Anoxic anoxia is caused by a lack of oxygen in the air (reduced atmospheric oxygen tension), such as at high altitudes. As a result, less oxygen reaches the blood, resulting in a lack of oxygen supply to the tissues.
Anemic anoxia is occurs when red blood cells lack the ability to carry sufficient oxygen, either due to a reduction in hemoglobin or due an alteration in the capacity of the hemoglobin to carry oxygen. It may also be the result of a deficiency in red blood cells. Health conditions frequently associated with anemic anoxia include lung disorders, chronic anemia, carbon monoxide poisoning, and acute hemorrhage.
Although anoxia can affect any tissue/organ of the body, the brain is most vulnerable. Since the brain requires a large amount of oxygen (20% of the oxygen consumed by the body is taken up by the brain alone) to function normally, the effects of anoxia are most prominent in this organ. Oxygen deprivation for 4 minutes may result in brain cell death, and permanent brain damage is likely if the oxygen supply is not restored within 5 minutes.
The signs and symptoms of anoxic brain injury depend on the duration of anoxia and the intensity of damage. The most vulnerable areas of the brain are the cerebral cortex, the hippocampus, the basal ganglia, and the cerebellum.
In the case of mild anoxia (shorter duration), the initial symptoms include lack of attention, concentration, coordination and short-term memory loss. These symptoms may be associated with headache, dizziness, hyperventilation, and sweating.
If anoxia persists for a longer duration, the extent of brain damage may be severe. This may subsequently result in confusion, agitation, peripheral cyanosis (bluish discoloration of the skin around the lips, mouth, and fingertips), myoclonus (jerky contraction of muscles), and seizures. Extreme anoxia can lead to loss of consciousness and coma.
If anoxia has been prolonged sufficiently to result in significant brain injury, it may result in coma. After recovery, symptoms such as memory lapse, movement disorders, weakness of the arms and legs, and neuropsychological issues like depression and stress intolerance, may manifest.
The symptoms of anoxia may not always be obvious at first. Your brain can last a few minutes without oxygen before any symptoms appear. At times, symptoms may be delayed and take several days or weeks to appear.
Each type of anoxia has a different internal or external cause. For example, internal causes include your heart or blood vessels not getting oxygen to your brain. External causes include less available oxygen or inhaling environmental toxins.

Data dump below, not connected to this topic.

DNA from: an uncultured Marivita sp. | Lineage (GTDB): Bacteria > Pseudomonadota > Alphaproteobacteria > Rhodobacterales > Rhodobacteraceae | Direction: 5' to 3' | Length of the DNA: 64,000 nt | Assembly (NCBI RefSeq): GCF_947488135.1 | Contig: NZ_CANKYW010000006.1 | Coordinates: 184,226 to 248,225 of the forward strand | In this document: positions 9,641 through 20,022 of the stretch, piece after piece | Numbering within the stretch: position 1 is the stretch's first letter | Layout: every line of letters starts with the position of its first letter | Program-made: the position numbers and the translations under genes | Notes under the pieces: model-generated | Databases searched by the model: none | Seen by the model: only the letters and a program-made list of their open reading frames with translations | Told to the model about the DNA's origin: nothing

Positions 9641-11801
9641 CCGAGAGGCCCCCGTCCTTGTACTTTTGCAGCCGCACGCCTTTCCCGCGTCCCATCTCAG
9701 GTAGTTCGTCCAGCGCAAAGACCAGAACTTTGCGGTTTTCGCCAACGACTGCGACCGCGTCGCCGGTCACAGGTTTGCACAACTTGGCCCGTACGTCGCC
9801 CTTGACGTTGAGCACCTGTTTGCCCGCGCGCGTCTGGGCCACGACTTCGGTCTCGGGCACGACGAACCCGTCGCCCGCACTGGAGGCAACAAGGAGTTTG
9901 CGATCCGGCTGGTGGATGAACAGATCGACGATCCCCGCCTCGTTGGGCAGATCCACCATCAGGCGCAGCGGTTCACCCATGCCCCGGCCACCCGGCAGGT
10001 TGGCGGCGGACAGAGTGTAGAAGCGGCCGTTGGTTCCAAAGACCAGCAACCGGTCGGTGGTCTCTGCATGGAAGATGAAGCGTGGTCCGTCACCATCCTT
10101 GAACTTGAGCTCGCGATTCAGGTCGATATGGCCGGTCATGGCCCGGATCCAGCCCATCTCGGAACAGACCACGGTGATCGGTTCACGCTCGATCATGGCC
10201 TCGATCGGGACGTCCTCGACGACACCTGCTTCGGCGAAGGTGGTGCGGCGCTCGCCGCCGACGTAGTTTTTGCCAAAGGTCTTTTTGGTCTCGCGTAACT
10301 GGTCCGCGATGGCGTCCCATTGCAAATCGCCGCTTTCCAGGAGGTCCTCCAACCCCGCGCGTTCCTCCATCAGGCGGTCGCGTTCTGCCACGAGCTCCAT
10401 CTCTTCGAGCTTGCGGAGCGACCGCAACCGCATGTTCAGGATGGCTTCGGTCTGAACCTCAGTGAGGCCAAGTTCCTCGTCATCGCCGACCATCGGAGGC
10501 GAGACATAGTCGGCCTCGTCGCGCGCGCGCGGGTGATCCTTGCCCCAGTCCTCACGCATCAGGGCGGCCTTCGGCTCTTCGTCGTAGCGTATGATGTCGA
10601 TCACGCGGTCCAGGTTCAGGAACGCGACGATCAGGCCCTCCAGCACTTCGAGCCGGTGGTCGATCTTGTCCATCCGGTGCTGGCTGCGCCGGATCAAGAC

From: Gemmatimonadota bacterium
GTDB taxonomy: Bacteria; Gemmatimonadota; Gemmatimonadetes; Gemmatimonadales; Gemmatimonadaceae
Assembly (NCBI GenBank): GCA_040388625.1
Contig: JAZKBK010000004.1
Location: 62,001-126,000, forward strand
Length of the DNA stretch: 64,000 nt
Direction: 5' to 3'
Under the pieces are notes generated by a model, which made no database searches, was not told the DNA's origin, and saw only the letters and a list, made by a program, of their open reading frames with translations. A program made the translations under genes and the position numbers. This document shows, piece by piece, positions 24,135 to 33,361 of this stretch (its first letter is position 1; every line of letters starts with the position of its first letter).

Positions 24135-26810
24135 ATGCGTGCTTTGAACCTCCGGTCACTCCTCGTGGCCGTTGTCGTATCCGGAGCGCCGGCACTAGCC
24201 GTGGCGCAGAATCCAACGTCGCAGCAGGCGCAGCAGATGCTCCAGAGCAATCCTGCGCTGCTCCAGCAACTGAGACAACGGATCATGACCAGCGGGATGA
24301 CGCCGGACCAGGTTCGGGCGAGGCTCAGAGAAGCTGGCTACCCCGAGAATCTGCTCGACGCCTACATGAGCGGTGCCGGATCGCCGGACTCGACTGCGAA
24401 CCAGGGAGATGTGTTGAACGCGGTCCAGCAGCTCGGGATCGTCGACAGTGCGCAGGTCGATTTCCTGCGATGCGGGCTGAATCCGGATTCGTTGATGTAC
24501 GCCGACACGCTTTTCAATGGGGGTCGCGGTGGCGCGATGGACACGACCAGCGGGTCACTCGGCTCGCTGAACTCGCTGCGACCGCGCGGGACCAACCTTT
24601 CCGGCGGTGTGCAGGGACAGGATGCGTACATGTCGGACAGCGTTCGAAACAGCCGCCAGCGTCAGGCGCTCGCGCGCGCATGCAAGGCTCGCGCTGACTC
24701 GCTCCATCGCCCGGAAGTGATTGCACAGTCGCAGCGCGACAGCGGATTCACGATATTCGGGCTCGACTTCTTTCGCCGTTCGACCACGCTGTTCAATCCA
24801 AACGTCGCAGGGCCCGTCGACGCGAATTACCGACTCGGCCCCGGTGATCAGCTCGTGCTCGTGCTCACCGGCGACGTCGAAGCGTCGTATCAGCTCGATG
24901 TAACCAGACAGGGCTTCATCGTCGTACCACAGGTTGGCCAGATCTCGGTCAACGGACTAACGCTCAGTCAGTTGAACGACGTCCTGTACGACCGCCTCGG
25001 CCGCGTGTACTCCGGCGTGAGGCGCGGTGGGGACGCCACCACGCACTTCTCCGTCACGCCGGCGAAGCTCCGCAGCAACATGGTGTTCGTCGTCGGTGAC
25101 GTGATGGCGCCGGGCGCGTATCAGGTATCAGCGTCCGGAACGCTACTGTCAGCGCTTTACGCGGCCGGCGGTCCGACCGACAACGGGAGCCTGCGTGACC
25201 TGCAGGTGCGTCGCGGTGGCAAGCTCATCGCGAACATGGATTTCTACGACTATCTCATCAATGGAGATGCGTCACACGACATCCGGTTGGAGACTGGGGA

Carbon monoxide poisoning is one of the most common causes of toxic anoxia. Carbon monoxide is a produced when gas is used as fuel. A faulty gas stove, fireplace, or furnace can cause carbon monoxide to fill your home. It is also found in vehicle fumes.
The action of an anoxic stimulus on red cell production was studied in rabbits bled 20 ml./Kg., kept anemic for 20 hours and then reinfused with the previously removed blood. This 20-hour period of anemic anoxia was followed by a characteristic reticulocyte response, a response which was modified by nitrogen mustard or colchicine administered immediately after the 20-hour period of anemia, but was not influenced by anoxia or hyperoxia in the postanemic period. When mitotic division was arrested by colchicine during the 20-hour period of anemic anoxia, the onset of the reticulocyte response, though delayed by 1 to 2 days, was otherwise of characteristic magnitude.
Toxic anoxia stops the blood from carrying oxygen around the body effectively. It can occur after a person ingests, absorbs, or inhales certain toxins or other harmful chemicals, such as carbon monoxide.
Being aware of the symptoms of hypoxia and anoxia and seeking immediate medical care is crucial. A quick medical response can help reduce complications and determine the speed and success of recovery.
This week, continuing with a subject matter focused on different health conditions that can result in a neurological injury, we will look at anoxias in more detail. In this post we will analyze different aspects related to this health condition: starting with what causes it and all the way to possible rehabilitation treatments.
Ischemic anoxia is probably the most frequent type. In the next paragraphs we will look in more detail at the main causes for the different types of anoxias described in this section. We will also analyze the consequences and the different factors that will have a direct effect on the severity of the resulting brain injury.
Unfortunately, treatments for anoxia can vary depending on existing clinical impairments. These can go from isolated cognitive impairments to a possible brain death. However, this health condition is normally associated with both higher disability rate and dependency rates among those individuals that survive the acute phase. Some epidemiological studies indicate that up to 65% of patients who have suffered an anoxia, will require assistance to complete the activities of daily living at discharge.